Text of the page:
A quiet car makes for a happy driver, but once a rattle or some other odd noise emerges, your peace of mind may evaporate. Fortunately, most car noise can be easily identified, and you can often resolve the problem on your own. Here’s a look at car rattling noises from both inside and outside of your vehicle and what they might represent.
Interior Car Rattling
Rattling noises heard inside the car may suggest that something is loose or unsecured. Start with the glove box to ensure it is firmly closed and that loose items, such as a pen or screwdriver, are not sliding around while driving. Also rule out rattling in other compartments, such as the center console storage area or within the rear cargo compartment.
Drinks placed in cup holders may also rattle if the pad or gasket holding the beverage in place is misaligned or worn. Adjust or replace as necessary. Drinks or anything else placed within in-door storage pockets or holders may also cause rattling.
Other interior rattling noises may be attributed to an open window, a seat or a car seat not locked in place. Missing screws, worn window channels or rollers sitting on a track (such as a minivan door) may need replacement.
Exterior Car Rattling
Car rattling noises heard outside of the vehicle may be more unnerving, as these could point to a more serious problem. Indeed, squealing or screeching noises when applying the brake pedal suggest that you need new brake pads or that the rotors require resurfacing. If the brakes grind, you’re looking at more extensive repairs with new pads, calipers and rotors.
Humming or roaring while driving suggests a bad wheel bearing. If you ignore this problem, the affected wheel may seize up while driving. If you’re traveling at a high speed, the consequences can prove disastrous.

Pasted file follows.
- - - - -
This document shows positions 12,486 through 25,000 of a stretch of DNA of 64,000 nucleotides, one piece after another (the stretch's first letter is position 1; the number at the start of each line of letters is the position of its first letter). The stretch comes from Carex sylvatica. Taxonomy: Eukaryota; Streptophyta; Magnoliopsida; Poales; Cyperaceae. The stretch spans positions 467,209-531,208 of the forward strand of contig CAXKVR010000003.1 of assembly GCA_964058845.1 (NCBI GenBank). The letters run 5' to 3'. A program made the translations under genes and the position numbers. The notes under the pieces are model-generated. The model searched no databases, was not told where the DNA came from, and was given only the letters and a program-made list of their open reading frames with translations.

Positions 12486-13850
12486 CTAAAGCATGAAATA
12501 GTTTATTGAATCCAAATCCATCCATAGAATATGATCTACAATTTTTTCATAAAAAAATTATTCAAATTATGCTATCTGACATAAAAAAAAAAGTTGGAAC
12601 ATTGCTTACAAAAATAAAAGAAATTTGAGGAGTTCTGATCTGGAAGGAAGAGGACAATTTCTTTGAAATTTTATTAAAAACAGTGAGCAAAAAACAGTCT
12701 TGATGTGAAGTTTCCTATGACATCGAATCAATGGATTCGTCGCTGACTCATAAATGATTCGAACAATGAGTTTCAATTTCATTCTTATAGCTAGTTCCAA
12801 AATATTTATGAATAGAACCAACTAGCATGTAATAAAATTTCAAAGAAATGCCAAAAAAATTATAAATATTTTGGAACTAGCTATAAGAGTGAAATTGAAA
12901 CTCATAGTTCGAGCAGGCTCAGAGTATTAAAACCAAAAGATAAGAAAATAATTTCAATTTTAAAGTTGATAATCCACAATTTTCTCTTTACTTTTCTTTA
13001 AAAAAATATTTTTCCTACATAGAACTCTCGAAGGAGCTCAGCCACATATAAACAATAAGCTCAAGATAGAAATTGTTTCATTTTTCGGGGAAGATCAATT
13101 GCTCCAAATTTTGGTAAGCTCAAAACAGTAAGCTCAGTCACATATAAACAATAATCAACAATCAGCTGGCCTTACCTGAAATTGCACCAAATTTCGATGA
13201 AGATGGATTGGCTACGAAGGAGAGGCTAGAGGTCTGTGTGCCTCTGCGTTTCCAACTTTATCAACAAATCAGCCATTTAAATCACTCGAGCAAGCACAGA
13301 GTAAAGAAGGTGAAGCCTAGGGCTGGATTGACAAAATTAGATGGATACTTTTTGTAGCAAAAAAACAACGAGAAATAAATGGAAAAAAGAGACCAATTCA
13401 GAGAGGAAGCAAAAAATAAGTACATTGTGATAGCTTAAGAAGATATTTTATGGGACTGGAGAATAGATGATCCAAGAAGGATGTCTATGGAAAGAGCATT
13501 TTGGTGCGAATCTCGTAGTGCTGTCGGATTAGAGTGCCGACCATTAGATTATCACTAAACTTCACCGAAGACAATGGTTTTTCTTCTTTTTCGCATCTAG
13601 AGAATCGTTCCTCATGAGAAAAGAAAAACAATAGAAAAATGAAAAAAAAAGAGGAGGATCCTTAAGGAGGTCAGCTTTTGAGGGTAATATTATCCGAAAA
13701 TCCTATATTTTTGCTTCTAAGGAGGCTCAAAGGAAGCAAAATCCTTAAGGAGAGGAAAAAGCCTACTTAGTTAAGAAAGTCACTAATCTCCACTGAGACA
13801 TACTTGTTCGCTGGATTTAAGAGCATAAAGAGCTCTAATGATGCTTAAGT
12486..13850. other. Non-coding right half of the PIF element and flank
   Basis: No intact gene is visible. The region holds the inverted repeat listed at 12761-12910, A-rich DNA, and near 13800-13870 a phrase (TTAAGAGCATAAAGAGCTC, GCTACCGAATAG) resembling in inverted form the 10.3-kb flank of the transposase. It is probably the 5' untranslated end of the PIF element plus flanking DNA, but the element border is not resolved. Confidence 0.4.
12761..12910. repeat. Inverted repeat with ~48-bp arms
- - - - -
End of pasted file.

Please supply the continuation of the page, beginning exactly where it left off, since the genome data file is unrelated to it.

If a rattling sound is coming from directly underneath your car, that’s a strong sign that something is wrong with your exhaust system. It’s most alarming when the sound resembles a box of rocks shaking underneath your car when you’re idling at a traffic light or a stop sign. Most likely, your catalytic converter needs replacement. Other sounds usually aren’t as serious and may involve replacing the muffler or a corroded pipe section.
Under the hood, rattling noises suggest the water pump is ready to fail. Usually, the noise is most pronounced when the car is idle. In some cases, the timing belt pulley bearing may be causing the noise.
When the timing belt or serpentine belt is ready to go, you probably won’t hear a rattle. Instead, you’ll hear a chirp or a squeal; these sounds become louder when you rev the engine. When replacing the belt, it’s a good idea to swap out the water pump, too.
As for road noise, the best way to reduce or eliminate unwanted sounds is to install a sound reduction mat. Requiring no special tools, a self-adhesive mat fitted on the flooring, trunk, a door panel or under the hood can provide the quiet ride you desire.
Check out all the interior parts
Photo courtesy of Flickr.
Matt Keegan has maintained his love for cars ever since his father taught him kicking tires can be one way to uncover a problem with a vehicle’s suspension system. He since moved on to learn a few things about coefficient of drag, G-forces, toe-heel shifting, and how to work the crazy infotainment system in some random weekly driver. Matt is a member of the Washington Automotive Press Association and is a contributor to various print and online media sources.